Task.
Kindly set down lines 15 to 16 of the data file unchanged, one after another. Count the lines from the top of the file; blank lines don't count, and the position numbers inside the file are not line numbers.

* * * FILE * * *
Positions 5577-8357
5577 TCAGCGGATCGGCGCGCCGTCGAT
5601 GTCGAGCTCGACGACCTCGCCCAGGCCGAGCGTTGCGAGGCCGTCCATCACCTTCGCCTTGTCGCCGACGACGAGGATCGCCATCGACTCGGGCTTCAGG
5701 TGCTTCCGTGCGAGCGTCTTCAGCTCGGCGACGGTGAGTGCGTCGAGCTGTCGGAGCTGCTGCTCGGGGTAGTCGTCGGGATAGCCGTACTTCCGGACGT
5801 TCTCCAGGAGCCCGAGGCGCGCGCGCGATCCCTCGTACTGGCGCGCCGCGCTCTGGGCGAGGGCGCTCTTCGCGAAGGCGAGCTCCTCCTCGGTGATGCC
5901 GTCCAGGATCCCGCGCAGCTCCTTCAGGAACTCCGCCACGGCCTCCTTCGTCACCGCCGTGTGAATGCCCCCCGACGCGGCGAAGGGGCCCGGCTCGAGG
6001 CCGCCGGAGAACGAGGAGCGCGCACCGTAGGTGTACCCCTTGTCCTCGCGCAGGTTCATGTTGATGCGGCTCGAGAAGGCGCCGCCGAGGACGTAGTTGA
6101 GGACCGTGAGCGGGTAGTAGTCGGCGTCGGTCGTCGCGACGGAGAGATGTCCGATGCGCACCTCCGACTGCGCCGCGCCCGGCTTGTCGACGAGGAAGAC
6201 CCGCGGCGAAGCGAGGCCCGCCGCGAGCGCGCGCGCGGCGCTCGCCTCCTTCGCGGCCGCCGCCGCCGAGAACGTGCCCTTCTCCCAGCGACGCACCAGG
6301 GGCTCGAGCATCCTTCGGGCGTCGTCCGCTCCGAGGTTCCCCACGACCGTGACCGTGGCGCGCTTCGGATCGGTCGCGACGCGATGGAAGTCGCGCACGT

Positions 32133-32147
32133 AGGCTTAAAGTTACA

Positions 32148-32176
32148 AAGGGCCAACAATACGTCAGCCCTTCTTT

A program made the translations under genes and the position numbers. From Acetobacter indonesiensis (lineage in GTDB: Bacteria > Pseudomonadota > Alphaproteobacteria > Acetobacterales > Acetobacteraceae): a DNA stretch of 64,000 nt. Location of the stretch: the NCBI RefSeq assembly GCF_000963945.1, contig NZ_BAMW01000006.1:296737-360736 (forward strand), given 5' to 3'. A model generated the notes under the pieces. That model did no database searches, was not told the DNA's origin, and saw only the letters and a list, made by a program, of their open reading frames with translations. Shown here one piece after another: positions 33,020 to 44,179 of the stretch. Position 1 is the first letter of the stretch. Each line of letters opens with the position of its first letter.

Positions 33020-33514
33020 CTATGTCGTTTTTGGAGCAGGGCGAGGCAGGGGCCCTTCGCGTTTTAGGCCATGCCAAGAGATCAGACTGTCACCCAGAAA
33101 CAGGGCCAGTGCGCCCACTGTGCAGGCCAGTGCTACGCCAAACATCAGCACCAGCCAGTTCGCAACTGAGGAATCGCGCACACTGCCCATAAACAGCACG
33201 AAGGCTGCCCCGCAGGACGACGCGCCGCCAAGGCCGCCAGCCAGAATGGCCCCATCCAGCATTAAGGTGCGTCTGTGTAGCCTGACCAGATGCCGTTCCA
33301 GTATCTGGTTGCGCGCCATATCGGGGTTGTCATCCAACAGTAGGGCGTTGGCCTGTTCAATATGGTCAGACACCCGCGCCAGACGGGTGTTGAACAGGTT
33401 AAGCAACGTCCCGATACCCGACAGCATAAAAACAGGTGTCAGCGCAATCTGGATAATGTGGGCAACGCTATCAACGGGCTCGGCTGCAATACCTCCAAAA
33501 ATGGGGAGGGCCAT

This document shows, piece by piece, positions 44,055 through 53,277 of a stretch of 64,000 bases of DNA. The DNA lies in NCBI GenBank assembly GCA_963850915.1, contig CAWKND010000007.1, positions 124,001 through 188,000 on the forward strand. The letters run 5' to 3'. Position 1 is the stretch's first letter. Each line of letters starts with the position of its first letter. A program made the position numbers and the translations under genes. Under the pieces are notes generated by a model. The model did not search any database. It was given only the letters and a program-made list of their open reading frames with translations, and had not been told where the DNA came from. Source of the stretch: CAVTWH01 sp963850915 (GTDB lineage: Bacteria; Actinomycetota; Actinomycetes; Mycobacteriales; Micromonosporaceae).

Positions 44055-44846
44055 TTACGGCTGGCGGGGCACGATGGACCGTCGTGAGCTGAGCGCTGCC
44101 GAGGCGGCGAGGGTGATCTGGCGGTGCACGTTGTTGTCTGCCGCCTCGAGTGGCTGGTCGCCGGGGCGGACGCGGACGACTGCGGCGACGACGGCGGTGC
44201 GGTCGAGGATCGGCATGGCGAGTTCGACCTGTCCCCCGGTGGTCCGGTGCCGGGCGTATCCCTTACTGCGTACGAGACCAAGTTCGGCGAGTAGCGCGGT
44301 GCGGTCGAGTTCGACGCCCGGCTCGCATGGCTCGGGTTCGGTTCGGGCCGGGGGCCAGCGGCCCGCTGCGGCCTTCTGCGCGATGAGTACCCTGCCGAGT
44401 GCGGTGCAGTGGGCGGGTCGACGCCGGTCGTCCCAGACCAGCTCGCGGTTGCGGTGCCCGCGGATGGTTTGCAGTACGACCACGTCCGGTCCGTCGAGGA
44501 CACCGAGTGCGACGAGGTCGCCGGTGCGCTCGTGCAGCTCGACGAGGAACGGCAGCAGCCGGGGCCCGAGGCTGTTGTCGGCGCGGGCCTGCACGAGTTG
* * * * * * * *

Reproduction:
A program made the translations under genes and the position numbers. From Acetobacter indonesiensis (lineage in GTDB: Bacteria > Pseudomonadota > Alphaproteobacteria > Acetobacterales > Acetobacteraceae): a DNA stretch of 64,000 nt. Location of the stretch: the NCBI RefSeq assembly GCF_000963945.1, contig NZ_BAMW01000006.1:296737-360736 (forward strand), given 5' to 3'. A model generated the notes under the pieces. That model did no database searches, was not told the DNA's origin, and saw only the letters and a list, made by a program, of their open reading frames with translations. Shown here one piece after another: positions 33,020 to 44,179 of the stretch. Position 1 is the first letter of the stretch. Each line of letters opens with the position of its first letter.

Positions 33020-33514